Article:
Hobson's » Hobbesian
Spotted in the wild:
- “George [W. Bush]’s current dilemma is a classic Hobbesian choice, which is no choice at all, the name of which derives from Thomas Hobbes’ belief that man must choose between living in a state of nature (a life which is ’solitary, poor, nasty, brutish, and short’) or suffering under an arbitrary and absolute government…” (Letter to the New York Times from John A. Viterriti, 1/28/05, p. A20)
- “In ‘Winning Cases, Losing Voters’ (Op-Ed, Jan. 26), Paul Starr presents the Democratic Party with the Hobbesian choice of living by its convictions [AMZ: and losing votes] or compromising its principles in order to get more votes.” (link)
- “EPA did not make a Hobbesian choice when they banned EDB.” (Letter to the Wall Street Journal by Robert F. Harbrandt, 10 April 1984)
Analyzed or reported by:
- Various contributors (STUMPERS mailing list, July 2003)
- Arnold Zwicky (American Dialect Society mailing list, 28/29 January 2005)
- Mark Liberman, on Language Log, 19 February 2005 (link)
There are expressions that have eggcorns in their history — “cockroach”, “humble pie”, “muskrat”, to choose three of many examples from Michael Quinion’s Ballyhoo, Buckaroo, and Spuds — but have now lost all tinges of their etymological sources. The eggcorn database would be be considerably swollen if we catalogued the reinterpretations that have gone to completion for all English speakers (except etymological enthusiasts). But every so often a hard nut comes along, and “Hobbesian choice” is one of them.
“Hobson’s choice”, for no choice at all, has been around since 1660, during the lifetime of the inflexible stable-keeper Hobson (c. 1544-1631), an otherwise unremarkable and minor figure in history. OED2 has the adjective “Hobbesian” (from the name of political philosopher Thomas Hobbes, whose Leviathan was published in 1660) from 1776, but no cites at all for “Hobbesian choice”. So far the earliest cite for “Hobbesian choice” is the Wall Street Journal letter from 1984 (from the 2003 STUMPERS-L discussion). Perhaps the hounds of antedating will find an earlier cite, but it seems unlikely that it will get pushed back more than twenty years — still very very much later than 1660.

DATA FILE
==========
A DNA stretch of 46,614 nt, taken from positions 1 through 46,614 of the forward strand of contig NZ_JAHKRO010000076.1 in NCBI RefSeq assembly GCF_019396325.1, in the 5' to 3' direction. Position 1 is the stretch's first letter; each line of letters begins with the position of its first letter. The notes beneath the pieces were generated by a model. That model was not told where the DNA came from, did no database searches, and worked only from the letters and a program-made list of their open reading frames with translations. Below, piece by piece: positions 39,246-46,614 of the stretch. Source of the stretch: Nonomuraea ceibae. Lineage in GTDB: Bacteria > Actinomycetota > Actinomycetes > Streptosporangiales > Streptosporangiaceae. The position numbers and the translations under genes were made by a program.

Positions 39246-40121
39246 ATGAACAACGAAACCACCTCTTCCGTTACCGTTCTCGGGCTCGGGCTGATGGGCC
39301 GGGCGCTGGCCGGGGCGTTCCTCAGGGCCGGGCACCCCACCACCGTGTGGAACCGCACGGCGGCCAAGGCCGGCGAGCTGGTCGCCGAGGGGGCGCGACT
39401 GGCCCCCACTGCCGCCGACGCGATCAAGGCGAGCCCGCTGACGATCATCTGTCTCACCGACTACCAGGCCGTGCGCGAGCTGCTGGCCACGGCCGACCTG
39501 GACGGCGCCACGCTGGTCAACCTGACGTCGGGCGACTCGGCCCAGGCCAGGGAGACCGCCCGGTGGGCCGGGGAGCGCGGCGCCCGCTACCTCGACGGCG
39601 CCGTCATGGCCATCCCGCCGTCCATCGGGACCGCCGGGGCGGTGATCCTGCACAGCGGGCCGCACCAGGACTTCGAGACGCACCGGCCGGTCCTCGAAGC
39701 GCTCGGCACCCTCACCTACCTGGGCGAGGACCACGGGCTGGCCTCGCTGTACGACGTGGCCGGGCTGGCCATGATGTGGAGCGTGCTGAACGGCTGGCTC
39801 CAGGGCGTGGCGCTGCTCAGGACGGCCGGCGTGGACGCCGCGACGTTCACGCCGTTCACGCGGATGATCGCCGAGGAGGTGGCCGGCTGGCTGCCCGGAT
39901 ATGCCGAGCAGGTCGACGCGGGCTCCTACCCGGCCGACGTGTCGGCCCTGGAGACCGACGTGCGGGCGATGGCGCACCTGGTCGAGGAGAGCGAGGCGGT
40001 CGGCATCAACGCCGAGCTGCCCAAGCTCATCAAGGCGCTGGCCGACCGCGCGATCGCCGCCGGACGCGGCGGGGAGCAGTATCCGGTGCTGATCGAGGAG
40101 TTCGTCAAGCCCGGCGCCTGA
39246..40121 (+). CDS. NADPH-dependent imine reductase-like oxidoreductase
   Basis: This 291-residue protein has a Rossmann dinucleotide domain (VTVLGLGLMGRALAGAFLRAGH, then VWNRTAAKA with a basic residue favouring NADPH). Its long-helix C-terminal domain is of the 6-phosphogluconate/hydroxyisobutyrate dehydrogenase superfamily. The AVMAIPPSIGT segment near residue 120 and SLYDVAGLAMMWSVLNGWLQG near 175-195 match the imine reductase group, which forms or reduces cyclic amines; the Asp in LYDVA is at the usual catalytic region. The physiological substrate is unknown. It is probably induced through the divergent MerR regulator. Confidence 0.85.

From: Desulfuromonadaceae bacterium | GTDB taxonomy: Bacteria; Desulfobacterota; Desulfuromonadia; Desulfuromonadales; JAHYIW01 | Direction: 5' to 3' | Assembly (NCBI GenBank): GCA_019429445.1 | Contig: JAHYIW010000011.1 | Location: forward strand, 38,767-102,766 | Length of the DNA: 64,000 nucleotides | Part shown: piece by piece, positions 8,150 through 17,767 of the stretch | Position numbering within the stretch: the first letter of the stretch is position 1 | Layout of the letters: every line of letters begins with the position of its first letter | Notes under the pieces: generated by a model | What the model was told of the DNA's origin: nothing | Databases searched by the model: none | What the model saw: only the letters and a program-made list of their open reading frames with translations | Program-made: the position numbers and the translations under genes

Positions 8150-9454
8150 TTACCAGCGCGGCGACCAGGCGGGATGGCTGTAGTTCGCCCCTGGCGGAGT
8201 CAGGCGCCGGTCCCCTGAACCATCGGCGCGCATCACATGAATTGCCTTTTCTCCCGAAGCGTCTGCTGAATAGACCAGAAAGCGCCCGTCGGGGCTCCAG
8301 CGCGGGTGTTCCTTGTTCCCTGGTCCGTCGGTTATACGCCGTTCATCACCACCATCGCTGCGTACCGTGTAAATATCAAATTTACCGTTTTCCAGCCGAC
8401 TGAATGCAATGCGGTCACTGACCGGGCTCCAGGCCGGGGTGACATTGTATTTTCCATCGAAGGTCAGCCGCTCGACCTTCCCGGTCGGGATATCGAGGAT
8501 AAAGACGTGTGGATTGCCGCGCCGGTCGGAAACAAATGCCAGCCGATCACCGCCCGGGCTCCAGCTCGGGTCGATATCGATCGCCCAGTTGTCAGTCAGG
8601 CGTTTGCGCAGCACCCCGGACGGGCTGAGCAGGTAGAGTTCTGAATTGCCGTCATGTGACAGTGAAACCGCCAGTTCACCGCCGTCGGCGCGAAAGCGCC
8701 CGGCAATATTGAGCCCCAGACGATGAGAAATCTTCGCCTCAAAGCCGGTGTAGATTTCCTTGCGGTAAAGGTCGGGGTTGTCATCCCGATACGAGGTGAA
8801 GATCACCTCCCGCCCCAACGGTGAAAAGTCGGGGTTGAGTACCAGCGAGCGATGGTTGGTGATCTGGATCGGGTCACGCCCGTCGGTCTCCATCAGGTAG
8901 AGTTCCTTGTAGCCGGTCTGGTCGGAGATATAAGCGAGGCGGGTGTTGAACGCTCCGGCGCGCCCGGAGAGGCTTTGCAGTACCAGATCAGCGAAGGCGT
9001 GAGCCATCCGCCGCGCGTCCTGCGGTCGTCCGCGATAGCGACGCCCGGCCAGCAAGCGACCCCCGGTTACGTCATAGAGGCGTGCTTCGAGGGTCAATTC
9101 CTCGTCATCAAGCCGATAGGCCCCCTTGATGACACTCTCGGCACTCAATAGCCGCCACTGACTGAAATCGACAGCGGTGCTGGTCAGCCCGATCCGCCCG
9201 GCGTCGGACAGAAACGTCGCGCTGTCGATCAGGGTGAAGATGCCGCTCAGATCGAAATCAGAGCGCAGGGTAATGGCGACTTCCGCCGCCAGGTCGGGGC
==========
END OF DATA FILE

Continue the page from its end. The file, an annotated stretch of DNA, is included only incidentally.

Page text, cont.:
The obvious interpretation of these facts, which I suggested in my ADS-L postings and Mark Liberman proposed in his Language Log posting, is that Hobbes’s name got grafted onto Hobson’s, thanks to the phonological similarity in their names and to Hobbes’s much greater reputation. That’s some kind of malaprop, perhaps even an eggcorn.
But “Hobbesian” now seems to have an independent life of its own, with some sort of reference to Hobbes’s ideas, not just his name. Exactly what this reference is depends on who you read: a choice between life in the state of nature and life under an arbitrary and absolute government, as Viterriti has it in the first cite; a choice between nasty, brutish, and short, as Larry Horn waggishly suggested on ADS-L; or a choice between any two unacceptable alternatives (as in the second cite, from a 25 October 2003 column by Edgar J. Steele), which amounts to no choice at all (an idea explicit in Viterriti’s letter). This last possibility brings us back to Hobson, suggesting that “Hobson’s choice” might still play a role for some people in the interpretation of “Hobbesian choice”.
To further complicate matters, the citation that Liberman led with on Language Log — from a New York Magazine column by Kurt Anderson — turns out to have involved what Anderson later claimed was a clever pun.
So it’s a real possibility that some people are producing “Hobbesian choice” as a jokey play on “Hobson’s Choice”; that others have (eggcornically) replaced the obscure “Hobson’s” by the more familiar “Hobbesian”; and that still others simply have two expressions, somewhat related in meaning: “Hobson’s choice”, an opaque idiom, versus “Hobbesian choice”, with an allusion to the ideas of Hobbes.